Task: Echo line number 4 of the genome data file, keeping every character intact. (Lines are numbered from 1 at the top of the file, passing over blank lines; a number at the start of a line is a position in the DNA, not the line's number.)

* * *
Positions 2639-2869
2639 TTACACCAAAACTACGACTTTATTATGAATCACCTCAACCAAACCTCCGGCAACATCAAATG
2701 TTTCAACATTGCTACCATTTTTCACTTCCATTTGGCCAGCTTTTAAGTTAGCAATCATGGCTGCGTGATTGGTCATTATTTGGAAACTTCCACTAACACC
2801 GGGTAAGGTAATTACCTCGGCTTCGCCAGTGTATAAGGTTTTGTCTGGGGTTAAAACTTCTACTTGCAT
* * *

2801 GGGTAAGGTAATTACCTCGGCTTCGCCAGTGTATAAGGTTTTGTCTGGGGTTAAAACTTCTACTTGCAT